Studies look at post surgical infection after an orthopaedic trauma and total joint replacement
ROSEMONT, Ill., July 25, 2012 /PRNewswire-USNewswire/ -- Two recent studies in the July issues of the Journal of Bone and Joint Surgery (JBJS) looked at surgical site infections and hyperglycemia, the technical term for high blood glucose, or high blood sugar. According to the first study "Relationship of Hyperglycemia and Surgical-Site Infection in Orthopaedic Surgery," high blood sugar is a concern during the post-traumatic and post-operative period and it may help to preoperatively identify a population of patients with musculoskeletal injuries who are at significant risk for infectious complications.
Nearly, one-third of patients who are admitted to the hospital without a history of diabetes have hyperglycemia, which is associated with a longer hospital stay, higher rates of admission to the intensive care unit (ICU), and increased mortality.
Study authors reviewed data on patients 18 years or older who had isolated orthopaedic injuries requiring acute operative intervention. Patients diagnosed with diabetes or who were in the ICU were not included in the study.
Of 790 patients, there were 268 open fractures (if the bone breaks in such a way that bone fragments stick out through the skin, or a wound penetrates down to the broken bone), and 21 surgical-site infections (SSIs) at 30-day follow-up. Age, race, comorbidities, injury severity, and blood transfusion were not associated with SSI at 30 days.
Specific study details: SSIs developed in 13 of 294 patients (4.4 percent) who had more than one glucose value greater than or equal to 200 mg/dL and 8 of 496 patients (1.6 percent) without more than one glucose value greater than or equal to 200 mg/dL. The authors concluded that hyperglycemia was an independent risk factor for thirty-day SSI in orthopaedic trauma patients without a history of diabetes.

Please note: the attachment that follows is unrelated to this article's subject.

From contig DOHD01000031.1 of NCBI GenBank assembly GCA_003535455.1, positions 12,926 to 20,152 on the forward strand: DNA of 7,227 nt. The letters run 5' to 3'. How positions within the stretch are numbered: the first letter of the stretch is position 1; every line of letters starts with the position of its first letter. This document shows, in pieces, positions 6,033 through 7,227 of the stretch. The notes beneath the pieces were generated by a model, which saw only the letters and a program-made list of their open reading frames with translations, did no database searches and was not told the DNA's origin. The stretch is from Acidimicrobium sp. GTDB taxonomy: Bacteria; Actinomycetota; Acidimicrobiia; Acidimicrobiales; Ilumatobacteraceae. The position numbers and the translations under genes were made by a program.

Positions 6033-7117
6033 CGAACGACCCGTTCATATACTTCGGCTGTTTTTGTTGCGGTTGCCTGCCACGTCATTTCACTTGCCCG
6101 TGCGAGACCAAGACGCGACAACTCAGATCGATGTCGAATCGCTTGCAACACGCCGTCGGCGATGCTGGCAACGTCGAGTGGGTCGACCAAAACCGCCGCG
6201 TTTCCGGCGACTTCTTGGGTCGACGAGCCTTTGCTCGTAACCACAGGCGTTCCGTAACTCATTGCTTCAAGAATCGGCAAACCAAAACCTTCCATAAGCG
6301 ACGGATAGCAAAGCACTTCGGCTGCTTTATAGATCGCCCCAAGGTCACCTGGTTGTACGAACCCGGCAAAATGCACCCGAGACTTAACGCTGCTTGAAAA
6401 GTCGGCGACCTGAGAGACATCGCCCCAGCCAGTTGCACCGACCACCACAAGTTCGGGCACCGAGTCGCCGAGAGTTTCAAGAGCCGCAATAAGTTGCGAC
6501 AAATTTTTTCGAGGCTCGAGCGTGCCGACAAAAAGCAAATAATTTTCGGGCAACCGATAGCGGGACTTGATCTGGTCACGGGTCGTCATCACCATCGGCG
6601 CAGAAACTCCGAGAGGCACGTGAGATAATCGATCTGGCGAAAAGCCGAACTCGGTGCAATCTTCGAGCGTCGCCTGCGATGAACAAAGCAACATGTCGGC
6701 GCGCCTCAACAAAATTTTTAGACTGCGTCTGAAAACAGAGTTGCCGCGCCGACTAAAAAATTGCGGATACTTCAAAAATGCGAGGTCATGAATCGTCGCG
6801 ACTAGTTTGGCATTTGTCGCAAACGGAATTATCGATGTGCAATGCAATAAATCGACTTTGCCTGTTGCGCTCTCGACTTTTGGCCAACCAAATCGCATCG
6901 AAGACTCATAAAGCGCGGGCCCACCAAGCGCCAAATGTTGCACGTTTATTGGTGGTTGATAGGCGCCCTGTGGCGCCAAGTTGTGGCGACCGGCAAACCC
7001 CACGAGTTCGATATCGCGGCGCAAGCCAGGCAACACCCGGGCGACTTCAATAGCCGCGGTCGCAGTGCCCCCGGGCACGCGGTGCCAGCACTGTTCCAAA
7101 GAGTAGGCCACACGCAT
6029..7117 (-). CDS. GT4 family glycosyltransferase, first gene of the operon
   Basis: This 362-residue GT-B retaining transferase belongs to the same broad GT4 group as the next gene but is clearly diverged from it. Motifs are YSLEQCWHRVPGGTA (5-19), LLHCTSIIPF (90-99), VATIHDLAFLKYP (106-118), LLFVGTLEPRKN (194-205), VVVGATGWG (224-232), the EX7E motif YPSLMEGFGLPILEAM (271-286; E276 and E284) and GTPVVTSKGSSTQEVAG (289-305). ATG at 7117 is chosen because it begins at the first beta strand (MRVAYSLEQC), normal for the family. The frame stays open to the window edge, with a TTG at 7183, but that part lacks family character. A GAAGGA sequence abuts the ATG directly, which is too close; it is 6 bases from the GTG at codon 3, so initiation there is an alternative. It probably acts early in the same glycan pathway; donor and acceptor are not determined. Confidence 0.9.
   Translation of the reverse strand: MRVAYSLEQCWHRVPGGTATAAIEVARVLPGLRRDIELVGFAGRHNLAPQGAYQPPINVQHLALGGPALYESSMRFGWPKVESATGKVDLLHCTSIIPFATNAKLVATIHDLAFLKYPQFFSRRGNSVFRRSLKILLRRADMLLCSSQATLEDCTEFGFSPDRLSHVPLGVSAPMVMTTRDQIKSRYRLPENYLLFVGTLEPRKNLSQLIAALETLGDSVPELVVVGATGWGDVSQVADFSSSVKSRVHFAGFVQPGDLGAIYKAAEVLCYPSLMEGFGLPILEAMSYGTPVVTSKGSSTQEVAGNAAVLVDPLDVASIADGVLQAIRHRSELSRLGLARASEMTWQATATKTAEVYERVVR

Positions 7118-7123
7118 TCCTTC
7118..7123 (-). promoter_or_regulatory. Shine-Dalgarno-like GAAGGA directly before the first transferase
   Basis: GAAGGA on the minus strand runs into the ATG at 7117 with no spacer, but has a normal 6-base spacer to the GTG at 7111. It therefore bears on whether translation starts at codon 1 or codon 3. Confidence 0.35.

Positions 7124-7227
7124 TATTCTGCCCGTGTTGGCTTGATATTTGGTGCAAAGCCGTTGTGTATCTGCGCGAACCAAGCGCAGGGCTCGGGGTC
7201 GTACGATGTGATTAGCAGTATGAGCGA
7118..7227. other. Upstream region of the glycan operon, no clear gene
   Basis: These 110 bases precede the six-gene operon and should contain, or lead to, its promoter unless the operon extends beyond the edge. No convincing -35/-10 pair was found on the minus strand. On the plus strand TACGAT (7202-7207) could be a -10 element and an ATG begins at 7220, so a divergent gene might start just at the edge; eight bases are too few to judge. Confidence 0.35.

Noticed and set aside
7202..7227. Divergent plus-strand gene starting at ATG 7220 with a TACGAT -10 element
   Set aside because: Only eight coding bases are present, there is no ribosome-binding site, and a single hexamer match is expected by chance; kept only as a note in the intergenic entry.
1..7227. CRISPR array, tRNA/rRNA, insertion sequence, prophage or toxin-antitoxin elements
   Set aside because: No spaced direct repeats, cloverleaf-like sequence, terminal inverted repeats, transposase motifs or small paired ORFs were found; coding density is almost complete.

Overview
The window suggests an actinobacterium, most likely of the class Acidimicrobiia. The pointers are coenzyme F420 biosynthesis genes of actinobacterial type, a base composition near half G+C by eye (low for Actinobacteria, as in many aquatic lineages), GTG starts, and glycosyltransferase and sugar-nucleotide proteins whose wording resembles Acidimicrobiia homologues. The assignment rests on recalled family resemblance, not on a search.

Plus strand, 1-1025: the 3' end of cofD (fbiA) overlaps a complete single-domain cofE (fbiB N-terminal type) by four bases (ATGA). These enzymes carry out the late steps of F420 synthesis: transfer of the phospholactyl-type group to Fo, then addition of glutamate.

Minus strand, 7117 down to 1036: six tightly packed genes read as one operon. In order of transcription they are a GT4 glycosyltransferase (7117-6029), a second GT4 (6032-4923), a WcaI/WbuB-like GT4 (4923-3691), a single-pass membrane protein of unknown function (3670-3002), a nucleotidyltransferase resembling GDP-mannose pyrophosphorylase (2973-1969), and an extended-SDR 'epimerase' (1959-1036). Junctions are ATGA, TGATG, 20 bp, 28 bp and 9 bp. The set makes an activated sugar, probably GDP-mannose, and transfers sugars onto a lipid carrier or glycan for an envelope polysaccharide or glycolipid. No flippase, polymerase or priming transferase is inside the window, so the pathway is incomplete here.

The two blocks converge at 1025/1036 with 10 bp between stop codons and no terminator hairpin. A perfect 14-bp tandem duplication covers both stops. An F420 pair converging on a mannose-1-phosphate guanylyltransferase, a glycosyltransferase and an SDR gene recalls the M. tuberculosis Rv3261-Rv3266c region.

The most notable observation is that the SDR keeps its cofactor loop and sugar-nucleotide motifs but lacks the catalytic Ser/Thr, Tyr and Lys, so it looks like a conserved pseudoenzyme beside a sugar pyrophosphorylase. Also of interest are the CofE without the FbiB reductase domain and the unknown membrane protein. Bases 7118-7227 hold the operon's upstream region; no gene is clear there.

This study suggests that recognition of the relationship between hyperglycemia and infectious complications may substantially influence post-operative care of orthopaedic patients. Large, prospective, randomized studies are necessary to further delineate this relationship.
A second study featured in the July 18 issue of JBJS, found that diabetes and morbid obesity increased the risk of infection following hip and knee replacement. Authors of "Obesity, Diabetes, and Preoperative Hyperglycemia as Predictors of Periprosthetic Joint Infection" analyzed 7,181 hip and knee replacements and found that 52 post-operative joint infections occurred within the first year, and that the infection rate increased from a .37 percent in patients with a normal body index to 4.66 percent in the morbidly obese group. Normal BMI was defined as a body mass index (BMI) of less than 25, while morbid obesity was defined as more than 40. (BMI is a calculation that is determined using height and weight).
Diabetes more than doubled the risk of a post-operative joint infection independent of obesity. The infection rate was the highest in morbidly obese, diabetic patients.
For patients without a diagnosis of diabetes at the time of surgery, there was a trend toward a higher infection rate in association with a pre-operative glucose level of more than 124 mg/dL.
The authors suggest that identifying and/or treating hyperglycemic patients preoperatively, especially if they are obese, would help patients achieve a better outcome by avoiding complications caused by infection. In addition, identifying patients with undiagnosed diabetes would be important for their overall long-term prognosis. Authors further conclude that the benefits of joint replacement should be carefully weighed against the incidence of postoperative infection, especially among the morbidly obese patients.
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The Journal of Bone & Joint Surgery has been the most valued source of information for orthopaedic surgeons and researchers for over 100 years and is the gold standard in peer-reviewed scientific information in the field. JBJS is published twice a month online and in print. Abstracts are available online at (http://www.jbjs.org). Contact Michelle Hache for general information on JBJS at firstname.lastname@example.org
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SOURCE American Academy of Orthopaedic Surgeons